Meditation 8 "Calm"
Updated: Aug 17, 2019
Welcome to Meditation 8 in this series of 10 meditations for calm living. If you’ve been following along from the get go - congratulations. We are almost there. I hope you are starting to feel a little different. A little more skilled at dealing with your inner world. I hope that if you tend to be anxious you are feeling more moments of calm creeping into your days and that this is beginning to challenge any beliefs you have about being an “anxious” person. Perhaps you can now accept that anxiety is something that comes and goes. Sometimes we are anxious but then again often we are not. One thing we can observe when we take the time to be still and mindful is that life is always changing and so are we.
We can liken our mind to a limitless blue sky. Thoughts, emotions, and sensations in the body come and go like clouds in that sky. If we get completely wrapped up in them we lose sight of the blue sky. When we let go, we catch a glimpse of blue expansiveness again. The more we practice noting the clouds pass by, the more distance we get from their intensity and the more of the peaceful blue sky we experience. I don’t believe in emptying the mind. For me, the empty blue sky is a state of awareness itself - some call it the ground of being. There is a part of us that is separate from cognition, sensation and emotion. A place where we can just be. This is where I feel most peaceful, connected, and loved.
It can be overwhelming if all day everyday we focus on ourselves. Any feelings or sensations we have are magnified and more intense. When we remember that our experiences are pretty universal and are evidence of our connection to other people and even other living beings - that we all suffer - we can soften a little bit and let go even if only for a moment from our own suffering. When we begin to notice others - what the experience of life is like for them we develop empathy. Becoming more curious and aware about the people around you is interesting - not to be analytical or judgmental or to “fix” them. Just to notice the predominant pattern/behavior in people around you from a place of kind understanding. People often just want to be heard rather than fixed. Realizing this was quite an “aha” moment for me. As a former nurse, “helping” was an ingrained behavior. I have also learned that sometimes the best thing you can to do is listen, empathize but not help. There are times when helping can be detrimental, when it stops another from developing their own resourcefulness and sense of strength.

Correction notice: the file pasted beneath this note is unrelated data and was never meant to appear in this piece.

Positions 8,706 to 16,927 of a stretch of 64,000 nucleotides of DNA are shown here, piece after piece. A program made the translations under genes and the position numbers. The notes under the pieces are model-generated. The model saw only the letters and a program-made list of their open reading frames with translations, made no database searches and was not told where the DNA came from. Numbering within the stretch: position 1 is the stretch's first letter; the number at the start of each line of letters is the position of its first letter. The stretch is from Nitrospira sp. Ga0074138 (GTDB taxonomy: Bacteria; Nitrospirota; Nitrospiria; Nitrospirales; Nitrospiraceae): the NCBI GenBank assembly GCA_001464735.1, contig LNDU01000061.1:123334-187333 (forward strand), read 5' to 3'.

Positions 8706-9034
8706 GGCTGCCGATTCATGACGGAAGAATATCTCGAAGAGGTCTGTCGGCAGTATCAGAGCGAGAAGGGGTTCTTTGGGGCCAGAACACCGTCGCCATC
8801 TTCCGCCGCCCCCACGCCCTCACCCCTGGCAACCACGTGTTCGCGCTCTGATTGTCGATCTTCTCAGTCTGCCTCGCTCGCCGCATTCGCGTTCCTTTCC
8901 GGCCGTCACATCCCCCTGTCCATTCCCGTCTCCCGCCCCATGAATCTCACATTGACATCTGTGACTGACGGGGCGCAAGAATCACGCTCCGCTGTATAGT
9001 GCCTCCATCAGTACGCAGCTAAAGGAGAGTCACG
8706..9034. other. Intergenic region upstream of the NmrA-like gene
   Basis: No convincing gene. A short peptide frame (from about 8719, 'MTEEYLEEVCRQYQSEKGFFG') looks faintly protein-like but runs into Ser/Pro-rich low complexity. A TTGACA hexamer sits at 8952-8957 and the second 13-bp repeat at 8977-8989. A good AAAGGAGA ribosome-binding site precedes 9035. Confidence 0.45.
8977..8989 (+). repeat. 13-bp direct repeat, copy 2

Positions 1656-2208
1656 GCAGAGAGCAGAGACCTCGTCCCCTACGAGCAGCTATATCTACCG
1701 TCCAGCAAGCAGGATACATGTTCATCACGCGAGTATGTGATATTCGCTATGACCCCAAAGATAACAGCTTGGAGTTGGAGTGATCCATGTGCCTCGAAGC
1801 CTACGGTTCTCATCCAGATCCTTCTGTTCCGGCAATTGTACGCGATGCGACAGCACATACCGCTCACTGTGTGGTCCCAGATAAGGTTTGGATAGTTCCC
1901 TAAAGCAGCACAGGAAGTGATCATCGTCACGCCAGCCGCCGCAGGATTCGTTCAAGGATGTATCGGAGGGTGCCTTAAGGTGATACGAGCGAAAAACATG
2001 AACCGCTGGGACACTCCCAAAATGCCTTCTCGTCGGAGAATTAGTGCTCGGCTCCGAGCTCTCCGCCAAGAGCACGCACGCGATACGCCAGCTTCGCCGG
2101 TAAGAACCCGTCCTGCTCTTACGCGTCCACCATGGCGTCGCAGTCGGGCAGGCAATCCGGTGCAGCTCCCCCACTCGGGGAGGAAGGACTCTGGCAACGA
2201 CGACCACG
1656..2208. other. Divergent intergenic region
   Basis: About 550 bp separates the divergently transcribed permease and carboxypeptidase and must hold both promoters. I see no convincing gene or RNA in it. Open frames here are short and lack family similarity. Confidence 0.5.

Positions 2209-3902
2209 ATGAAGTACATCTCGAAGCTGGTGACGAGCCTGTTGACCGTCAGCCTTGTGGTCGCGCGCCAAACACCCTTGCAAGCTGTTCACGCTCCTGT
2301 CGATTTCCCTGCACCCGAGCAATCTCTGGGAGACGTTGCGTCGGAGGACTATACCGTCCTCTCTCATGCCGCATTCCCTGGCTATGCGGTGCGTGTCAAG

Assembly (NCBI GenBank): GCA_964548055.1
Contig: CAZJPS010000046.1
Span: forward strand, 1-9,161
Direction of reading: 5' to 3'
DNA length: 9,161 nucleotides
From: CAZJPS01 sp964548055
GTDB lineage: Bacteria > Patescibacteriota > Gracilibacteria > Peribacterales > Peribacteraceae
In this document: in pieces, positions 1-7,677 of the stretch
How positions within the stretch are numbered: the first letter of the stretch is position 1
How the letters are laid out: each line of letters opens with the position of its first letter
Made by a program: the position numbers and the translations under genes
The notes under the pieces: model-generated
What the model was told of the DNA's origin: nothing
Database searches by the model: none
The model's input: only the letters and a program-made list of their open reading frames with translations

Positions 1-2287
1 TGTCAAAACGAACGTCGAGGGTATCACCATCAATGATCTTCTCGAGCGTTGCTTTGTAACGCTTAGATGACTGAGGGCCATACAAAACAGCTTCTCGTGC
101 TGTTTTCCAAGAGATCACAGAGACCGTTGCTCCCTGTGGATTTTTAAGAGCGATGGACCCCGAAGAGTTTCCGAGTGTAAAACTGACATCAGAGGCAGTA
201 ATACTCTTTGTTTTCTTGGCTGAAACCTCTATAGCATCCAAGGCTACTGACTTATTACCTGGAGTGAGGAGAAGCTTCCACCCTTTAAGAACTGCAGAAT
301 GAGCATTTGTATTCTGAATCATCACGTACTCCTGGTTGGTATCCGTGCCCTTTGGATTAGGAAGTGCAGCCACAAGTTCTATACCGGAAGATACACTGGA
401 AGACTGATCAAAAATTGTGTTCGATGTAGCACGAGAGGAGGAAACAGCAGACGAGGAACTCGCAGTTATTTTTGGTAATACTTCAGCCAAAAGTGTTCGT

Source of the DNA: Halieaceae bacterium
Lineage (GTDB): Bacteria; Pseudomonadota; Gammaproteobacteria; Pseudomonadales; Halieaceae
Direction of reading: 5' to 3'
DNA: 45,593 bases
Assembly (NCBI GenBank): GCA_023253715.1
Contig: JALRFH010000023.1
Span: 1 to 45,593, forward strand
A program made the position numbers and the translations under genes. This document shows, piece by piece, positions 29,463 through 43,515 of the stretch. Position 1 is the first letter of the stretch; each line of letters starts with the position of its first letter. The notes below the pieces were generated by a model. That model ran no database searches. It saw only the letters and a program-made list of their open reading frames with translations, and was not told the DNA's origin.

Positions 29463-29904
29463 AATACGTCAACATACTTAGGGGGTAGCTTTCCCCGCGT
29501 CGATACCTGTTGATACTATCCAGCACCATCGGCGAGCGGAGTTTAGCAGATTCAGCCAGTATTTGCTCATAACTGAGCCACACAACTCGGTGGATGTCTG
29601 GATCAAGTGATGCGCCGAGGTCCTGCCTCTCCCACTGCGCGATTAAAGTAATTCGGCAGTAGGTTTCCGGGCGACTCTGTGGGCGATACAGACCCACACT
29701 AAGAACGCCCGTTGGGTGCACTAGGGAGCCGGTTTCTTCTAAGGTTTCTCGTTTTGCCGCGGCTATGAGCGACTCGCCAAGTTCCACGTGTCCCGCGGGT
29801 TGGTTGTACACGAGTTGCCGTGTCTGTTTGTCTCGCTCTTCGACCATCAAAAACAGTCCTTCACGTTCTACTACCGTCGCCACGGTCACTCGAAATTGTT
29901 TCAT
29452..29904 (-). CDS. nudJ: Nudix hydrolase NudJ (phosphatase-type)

We all struggle sometimes. Suffering is an universally shared experience. It connects us to each other. It might be anger, frustration, sadness, sickness, pain, compulsion or addiction. All the wisdom traditions of the world agree about this. Externally people might seem very different from you but internally people are pretty similar. Knowing this brings us closer together. We don’t feel so alone.
Becoming more aware of my inner world has not just been about observing repetitive, negative thought patterns though. I have got to appreciate positive emotions better too. Being aware of these happy moments helps me savor them better.
In today’s meditation we are going to turn our attention towards an unpleasant thought, feeling or body sensation in an experiment to see if with repeated sidelong glances does that experience become less intense. This is a way of dealing with difficult emotions. Please don’t choose your most difficult thought, feeling or sensation. Baby steps. Start with something a little uncomfortable and after practice work your way up to the more challenging. Again if this is your first time tuning in to this blog I encourage you to find Meditation 1 and work your way through.